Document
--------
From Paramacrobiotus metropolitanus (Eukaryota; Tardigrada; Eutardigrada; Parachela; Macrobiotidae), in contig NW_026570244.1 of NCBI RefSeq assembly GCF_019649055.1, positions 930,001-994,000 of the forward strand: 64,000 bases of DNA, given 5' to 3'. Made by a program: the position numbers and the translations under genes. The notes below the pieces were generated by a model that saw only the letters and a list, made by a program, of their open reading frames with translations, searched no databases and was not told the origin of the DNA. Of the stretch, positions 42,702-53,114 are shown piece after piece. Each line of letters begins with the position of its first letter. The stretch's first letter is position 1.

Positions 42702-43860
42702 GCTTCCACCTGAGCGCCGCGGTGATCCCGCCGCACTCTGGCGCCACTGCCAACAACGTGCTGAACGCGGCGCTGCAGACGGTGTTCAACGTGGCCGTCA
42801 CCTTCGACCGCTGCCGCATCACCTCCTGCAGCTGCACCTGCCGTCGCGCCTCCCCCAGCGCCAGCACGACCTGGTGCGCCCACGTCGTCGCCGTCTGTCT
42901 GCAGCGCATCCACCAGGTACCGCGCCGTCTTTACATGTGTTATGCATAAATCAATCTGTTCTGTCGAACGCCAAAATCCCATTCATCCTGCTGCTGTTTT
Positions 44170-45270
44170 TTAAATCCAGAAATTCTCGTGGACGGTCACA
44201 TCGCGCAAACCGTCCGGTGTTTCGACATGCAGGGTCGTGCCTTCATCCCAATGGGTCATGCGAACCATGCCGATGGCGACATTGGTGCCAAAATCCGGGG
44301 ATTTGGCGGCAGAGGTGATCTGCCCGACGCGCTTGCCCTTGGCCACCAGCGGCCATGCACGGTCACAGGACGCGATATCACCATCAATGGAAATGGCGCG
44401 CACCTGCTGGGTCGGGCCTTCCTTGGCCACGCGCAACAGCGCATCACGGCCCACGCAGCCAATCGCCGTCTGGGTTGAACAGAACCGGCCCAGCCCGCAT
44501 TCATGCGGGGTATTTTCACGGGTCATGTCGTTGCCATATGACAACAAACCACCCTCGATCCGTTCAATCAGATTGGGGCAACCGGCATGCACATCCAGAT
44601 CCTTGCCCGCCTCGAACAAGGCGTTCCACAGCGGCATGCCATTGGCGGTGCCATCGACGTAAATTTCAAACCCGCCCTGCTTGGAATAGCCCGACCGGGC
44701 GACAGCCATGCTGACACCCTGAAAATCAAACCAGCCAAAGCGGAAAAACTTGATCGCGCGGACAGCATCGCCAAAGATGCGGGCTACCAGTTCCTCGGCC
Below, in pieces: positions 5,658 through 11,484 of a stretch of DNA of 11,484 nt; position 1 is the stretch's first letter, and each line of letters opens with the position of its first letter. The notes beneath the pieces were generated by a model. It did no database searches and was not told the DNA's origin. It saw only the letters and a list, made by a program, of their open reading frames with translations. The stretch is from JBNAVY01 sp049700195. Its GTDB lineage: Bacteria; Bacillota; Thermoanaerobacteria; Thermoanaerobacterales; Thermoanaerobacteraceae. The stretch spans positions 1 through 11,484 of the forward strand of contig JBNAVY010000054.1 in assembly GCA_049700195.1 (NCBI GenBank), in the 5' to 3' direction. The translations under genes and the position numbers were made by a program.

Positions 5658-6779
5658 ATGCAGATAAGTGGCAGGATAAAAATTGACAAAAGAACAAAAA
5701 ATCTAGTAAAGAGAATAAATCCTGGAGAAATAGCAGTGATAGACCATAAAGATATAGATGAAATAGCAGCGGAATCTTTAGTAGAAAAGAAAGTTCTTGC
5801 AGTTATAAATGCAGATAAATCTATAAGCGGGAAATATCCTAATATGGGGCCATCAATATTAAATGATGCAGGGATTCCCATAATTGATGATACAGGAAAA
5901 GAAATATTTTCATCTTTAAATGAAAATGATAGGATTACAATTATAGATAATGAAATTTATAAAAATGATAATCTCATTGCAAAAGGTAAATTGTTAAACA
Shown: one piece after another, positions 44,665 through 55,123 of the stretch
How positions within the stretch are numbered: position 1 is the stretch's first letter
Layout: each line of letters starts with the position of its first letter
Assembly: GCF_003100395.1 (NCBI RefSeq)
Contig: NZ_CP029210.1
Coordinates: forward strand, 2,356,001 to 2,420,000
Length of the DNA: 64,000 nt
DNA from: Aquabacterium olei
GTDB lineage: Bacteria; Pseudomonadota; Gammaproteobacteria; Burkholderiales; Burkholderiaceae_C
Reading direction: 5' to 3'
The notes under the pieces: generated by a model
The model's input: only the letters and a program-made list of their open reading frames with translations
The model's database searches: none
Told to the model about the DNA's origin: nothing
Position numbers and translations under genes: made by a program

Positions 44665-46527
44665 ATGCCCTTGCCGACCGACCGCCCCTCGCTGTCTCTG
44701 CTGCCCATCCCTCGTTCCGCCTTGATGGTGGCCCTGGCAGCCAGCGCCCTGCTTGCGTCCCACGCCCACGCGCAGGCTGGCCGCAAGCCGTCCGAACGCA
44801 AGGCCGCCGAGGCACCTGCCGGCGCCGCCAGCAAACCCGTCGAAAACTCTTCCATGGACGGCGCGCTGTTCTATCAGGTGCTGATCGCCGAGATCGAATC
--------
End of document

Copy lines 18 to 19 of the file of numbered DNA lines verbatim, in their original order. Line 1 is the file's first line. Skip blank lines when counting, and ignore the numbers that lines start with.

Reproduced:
5801 AGTTATAAATGCAGATAAATCTATAAGCGGGAAATATCCTAATATGGGGCCATCAATATTAAATGATGCAGGGATTCCCATAATTGATGATACAGGAAAA
5901 GAAATATTTTCATCTTTAAATGAAAATGATAGGATTACAATTATAGATAATGAAATTTATAAAAATGATAATCTCATTGCAAAAGGTAAATTGTTAAACA